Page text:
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September 25, 2017 9:46 AM EDT

Sometimes I overanalyze work emails to the point where I think everyone’s mad at me for everything I’ve done. So, when I write them, I usually include a healthy combination of exclamation marks and friendly emojis to communicate very clearly that I am not upset. And up until this week, I thought that was the right idea.

But according to new research, it turns out that my habit is actually a really bad one. And it’s apparently killing my credibility at work.

A team of researchers at Ben-Gurion University of the Negev in Israel discovered that not only do emojis fail to convey the warm feelings I thought I was communicating, but that they also decrease “perceptions of competence.” And they didn’t come to this conclusion based on surveying just one office. In fact, this finding was based on responses from 549 people across 29 different countries.

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This might sound familiar to some of you. And for those of you who are suddenly feeling embarrassed, you’re probably wondering what’s next for people like us. Do we ignore the research and keep communicating with smiley faces to show our teammates that they have nothing to worry about? Do we go against what feels natural and ditch them altogether, even if that means that our emails suddenly take a much colder tone?

Well, the answer to both is actually a resounding “yes.” And there are two parts to that answer.

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For starters, you shouldn’t feel obligated to delete your emoji keyboard. I bet you have some work relationships that were built on a foundation of a exchanging them. And that’s totally OK! For the emails between just the two of you, feel free to carry on as you have. There’s nothing wrong with having someone at work who understands that certain combinations of emojis mean that you need a snack break ASAP.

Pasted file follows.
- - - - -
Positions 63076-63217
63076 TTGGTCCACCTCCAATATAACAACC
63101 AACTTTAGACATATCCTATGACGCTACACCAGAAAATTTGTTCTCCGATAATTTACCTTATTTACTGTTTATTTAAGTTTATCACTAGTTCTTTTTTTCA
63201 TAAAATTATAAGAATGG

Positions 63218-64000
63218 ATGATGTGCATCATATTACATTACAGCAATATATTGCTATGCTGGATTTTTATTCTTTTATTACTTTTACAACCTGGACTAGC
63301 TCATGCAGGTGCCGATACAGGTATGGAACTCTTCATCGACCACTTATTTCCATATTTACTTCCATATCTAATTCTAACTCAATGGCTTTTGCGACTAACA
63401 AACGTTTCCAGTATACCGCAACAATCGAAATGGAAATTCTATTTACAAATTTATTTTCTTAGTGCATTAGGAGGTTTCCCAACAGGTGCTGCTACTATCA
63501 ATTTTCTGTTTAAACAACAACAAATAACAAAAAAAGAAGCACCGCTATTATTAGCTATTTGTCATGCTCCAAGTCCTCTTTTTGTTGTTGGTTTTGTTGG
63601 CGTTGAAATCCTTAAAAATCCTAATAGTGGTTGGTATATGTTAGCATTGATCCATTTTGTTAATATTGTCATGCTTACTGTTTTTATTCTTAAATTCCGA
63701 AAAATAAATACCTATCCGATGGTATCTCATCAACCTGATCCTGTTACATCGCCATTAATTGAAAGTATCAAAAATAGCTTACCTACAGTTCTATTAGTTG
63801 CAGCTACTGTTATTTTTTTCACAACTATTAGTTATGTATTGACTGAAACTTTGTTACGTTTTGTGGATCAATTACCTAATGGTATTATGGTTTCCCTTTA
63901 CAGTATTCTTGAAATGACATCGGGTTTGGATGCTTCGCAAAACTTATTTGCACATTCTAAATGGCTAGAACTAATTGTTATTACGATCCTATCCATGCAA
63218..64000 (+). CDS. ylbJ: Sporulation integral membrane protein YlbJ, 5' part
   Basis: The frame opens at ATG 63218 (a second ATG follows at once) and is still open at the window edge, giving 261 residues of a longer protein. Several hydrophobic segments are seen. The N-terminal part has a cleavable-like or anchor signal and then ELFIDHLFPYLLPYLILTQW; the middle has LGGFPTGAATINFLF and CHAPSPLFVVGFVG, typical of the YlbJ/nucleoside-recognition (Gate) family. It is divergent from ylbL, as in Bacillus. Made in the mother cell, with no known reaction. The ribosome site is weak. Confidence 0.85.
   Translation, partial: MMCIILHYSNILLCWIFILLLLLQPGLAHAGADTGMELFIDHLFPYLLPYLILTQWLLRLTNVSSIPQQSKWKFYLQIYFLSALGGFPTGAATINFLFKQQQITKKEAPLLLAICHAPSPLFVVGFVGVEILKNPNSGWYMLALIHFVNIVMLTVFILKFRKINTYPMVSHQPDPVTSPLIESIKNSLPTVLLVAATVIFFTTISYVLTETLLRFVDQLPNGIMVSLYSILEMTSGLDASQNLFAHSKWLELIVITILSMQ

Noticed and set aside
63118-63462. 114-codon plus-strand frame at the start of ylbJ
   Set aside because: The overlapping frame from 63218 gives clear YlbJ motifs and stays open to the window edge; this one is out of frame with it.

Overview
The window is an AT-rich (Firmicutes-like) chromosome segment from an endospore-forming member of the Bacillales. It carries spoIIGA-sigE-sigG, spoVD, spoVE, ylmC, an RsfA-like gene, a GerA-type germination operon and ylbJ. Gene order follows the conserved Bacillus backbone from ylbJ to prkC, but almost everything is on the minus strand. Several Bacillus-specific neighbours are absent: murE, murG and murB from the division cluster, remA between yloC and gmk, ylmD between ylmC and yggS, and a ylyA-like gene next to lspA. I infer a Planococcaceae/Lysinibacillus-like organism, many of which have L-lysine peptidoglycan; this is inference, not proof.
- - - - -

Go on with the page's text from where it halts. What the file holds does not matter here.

But for those message that address actual business issues, trust what the research says and save the wink face for more casual discussions. After all, the researchers found that even a smiley that seems well-placed doesn’t replace an in-person smile. (If you’re stressed that you won’t be able to nail the right tone without the help of an emoji, check out these 27 email templates.)

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As for me, it might take a while to come to grips with all of this. I’ve written some emails since reviewing the research and without my normal levels of internet enthusiasm, it’s hard for me to recognize who wrote them. But I have noticed that some exchanges have been shorter than others—and it’s probably because I’m getting right to the point.

Have a story about a poorly-timed emoji in an email? Still don’t think it’s a big deal if you include an occasional smiley? Tell me all about it on Twitter.

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